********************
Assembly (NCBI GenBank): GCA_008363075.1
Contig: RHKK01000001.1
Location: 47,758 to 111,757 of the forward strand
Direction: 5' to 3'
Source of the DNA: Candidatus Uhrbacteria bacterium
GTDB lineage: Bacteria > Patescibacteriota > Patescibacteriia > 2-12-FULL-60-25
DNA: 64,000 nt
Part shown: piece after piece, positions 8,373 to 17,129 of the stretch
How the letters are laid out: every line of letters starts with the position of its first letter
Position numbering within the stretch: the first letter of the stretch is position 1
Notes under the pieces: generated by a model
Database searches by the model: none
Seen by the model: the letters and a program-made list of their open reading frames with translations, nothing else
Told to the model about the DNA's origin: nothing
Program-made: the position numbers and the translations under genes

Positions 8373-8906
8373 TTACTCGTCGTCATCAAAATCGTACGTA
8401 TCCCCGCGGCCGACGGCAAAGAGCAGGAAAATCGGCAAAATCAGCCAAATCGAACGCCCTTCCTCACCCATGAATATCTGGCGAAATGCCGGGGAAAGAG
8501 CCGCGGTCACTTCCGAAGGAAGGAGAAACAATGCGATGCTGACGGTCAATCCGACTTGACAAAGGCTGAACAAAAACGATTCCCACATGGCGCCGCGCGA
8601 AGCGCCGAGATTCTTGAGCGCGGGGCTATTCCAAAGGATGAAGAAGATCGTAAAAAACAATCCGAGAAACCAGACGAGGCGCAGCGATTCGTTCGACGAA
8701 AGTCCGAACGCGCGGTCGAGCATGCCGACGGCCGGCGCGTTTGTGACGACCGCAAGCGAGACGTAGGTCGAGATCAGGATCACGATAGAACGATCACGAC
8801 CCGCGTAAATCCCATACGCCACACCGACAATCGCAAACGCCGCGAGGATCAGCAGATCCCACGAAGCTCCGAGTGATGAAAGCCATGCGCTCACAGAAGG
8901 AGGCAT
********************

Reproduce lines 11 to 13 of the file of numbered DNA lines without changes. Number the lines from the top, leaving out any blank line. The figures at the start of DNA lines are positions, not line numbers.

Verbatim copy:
Notes under the pieces: generated by a model
Database searches by the model: none
Seen by the model: the letters and a program-made list of their open reading frames with translations, nothing else